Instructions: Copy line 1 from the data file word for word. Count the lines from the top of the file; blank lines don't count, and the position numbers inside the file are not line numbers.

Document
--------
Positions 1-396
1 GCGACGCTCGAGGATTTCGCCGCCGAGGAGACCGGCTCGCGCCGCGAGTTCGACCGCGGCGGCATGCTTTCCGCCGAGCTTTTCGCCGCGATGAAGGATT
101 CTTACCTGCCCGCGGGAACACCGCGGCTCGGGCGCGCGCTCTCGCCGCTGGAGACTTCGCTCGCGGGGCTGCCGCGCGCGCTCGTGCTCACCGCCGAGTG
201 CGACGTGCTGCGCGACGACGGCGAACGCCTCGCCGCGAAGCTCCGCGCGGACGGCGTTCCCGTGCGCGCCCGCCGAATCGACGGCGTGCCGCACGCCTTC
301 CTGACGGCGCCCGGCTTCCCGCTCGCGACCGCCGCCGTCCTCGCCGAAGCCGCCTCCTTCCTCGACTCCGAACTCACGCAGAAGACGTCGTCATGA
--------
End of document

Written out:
Positions 1-396